Ecocide: 112,000 vote to criminalize ecological destruction

| 23rd January 2014
The effort to raise 1 million votes across Europe to compel EU institutions to progress a law to prevent ecocide has failed. But a powerful movement has taken shape - and the campaign will continue.
Over 112,000 EU citizens have voted for it and society is engaging in a much wider debate about this important concept.

As the European Commission unveils its dismal climate and energy package for 2030, over 112,000 EU citizens have given their personal data in support of a new law which would make the wholesale destruction of ecosystems a crime called Ecocide.

The voluntary initiative has therefore failed to reach the official target level of 1 million votes, which would qualify it as a European Citizens' Initiative - and compel EU officials to undertake specific actions to progress it.

However organisers are now planning to continue to gather signatures and present the petition to the European Parliament.

Networks in place, people engaged

Prisca Merz, Director of End Ecocide in Europe, said: "When we started this initiative, very few Europeans knew what 'ecocide' was. Now, over 112,000 EU citizens have voted for it and society is engaging in a much wider debate about this important concept.

"We have sparked a lot of interest and most importantly, we have built a network of organisations and individuals sharing our aims. This network will continue.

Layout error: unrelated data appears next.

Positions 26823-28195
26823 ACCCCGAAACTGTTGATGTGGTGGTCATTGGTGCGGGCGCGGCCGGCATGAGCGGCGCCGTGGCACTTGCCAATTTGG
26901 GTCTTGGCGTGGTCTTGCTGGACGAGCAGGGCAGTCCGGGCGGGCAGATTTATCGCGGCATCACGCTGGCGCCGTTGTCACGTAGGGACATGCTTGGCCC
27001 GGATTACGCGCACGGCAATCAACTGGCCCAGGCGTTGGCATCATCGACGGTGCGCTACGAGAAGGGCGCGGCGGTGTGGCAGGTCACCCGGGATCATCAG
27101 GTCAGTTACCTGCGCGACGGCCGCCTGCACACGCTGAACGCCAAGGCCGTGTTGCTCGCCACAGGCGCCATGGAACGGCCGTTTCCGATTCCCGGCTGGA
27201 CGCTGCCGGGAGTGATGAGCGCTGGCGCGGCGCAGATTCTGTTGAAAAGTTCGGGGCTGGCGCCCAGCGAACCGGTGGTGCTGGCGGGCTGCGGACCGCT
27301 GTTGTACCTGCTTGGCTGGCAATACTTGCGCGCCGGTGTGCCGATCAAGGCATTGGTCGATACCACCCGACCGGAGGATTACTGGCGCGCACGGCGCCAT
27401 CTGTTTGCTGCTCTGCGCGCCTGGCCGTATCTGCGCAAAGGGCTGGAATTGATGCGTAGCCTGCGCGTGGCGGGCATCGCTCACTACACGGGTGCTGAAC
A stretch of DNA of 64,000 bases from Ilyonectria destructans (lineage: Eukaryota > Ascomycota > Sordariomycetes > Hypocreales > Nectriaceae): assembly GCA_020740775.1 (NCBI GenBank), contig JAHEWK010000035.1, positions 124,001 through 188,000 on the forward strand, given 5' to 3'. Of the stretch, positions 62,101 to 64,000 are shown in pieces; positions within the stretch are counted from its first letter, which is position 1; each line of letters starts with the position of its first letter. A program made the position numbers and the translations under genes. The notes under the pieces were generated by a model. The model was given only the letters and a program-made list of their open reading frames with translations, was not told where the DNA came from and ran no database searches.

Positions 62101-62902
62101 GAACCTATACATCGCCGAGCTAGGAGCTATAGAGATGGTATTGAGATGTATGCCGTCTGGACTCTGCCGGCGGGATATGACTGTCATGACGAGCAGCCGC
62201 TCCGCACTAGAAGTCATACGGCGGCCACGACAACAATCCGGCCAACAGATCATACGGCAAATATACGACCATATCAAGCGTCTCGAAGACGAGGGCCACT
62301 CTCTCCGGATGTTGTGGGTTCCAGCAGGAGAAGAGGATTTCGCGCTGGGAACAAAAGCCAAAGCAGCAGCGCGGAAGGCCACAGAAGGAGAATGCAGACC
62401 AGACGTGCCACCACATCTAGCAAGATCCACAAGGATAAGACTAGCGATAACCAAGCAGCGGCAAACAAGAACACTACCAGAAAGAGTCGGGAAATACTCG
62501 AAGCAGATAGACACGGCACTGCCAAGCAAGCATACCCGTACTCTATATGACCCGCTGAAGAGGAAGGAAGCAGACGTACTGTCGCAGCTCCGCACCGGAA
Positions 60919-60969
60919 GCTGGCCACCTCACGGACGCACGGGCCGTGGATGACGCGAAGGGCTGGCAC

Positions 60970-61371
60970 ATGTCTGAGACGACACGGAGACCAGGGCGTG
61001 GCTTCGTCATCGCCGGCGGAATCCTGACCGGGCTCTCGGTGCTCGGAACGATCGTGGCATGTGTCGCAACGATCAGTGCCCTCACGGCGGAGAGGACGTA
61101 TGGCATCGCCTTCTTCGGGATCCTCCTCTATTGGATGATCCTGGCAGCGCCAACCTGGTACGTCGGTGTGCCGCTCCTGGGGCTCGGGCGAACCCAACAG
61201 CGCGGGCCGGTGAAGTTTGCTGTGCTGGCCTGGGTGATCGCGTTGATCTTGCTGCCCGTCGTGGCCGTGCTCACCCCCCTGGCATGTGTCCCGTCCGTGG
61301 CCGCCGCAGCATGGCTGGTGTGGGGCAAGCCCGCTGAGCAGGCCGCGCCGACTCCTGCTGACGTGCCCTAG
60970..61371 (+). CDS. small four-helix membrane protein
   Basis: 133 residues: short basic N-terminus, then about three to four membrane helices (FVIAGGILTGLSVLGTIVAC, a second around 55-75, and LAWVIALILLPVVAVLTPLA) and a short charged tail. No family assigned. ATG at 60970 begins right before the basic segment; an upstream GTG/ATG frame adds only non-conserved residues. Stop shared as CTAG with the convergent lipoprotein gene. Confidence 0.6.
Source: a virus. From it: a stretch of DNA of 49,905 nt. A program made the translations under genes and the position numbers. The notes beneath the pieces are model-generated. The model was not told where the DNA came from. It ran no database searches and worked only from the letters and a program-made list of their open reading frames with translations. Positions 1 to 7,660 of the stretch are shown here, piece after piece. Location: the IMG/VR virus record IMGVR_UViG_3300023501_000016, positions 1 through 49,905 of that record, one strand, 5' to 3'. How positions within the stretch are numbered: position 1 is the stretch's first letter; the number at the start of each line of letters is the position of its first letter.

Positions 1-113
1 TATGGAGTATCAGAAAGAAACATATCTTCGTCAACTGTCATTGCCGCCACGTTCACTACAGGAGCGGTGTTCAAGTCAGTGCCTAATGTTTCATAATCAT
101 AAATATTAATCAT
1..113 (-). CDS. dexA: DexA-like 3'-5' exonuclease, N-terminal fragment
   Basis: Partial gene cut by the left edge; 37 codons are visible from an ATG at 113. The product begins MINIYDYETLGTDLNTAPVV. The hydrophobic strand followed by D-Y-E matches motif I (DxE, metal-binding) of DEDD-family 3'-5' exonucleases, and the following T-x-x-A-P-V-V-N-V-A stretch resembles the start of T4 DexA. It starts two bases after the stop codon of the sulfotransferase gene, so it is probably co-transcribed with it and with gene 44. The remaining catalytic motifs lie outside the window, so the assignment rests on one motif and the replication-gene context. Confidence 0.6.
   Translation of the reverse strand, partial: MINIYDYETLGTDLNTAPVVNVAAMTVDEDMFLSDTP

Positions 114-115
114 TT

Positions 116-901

"I would like to thank personally each and every single person who has contributed to making this happen, countless volunteers all over Europe and every concerned citizen who has forwarded our information and added their vote! You all are pioneers! Thank you!"

International Courts for the Environment

A charter will be published on January 30th, calling for the establishment of a European and an International Criminal Court for the Environment.
This charter is the result of a newly formed coalition of organisations advocating for the recognition of environmental crimes. End Ecocide in Europe is among the initiating organisations.

"Deepwater Horizon, Fukushima, the Erika oil spill or Rosia Montana are just a few examples of catastrophes which could be prevented through this new law establishing a strict liability for both, decision-makers in business and government, as well as corporations, for such crimes", said Merz.

Referring to the poor package of measures unveiled yesterday (22nd January) by the European Commission, she added: "The current legal framework sets the wrong incentives. The law of ecocide prevention could trigger the transition to the sustainable and low-carbon economy which is so urgently needed."


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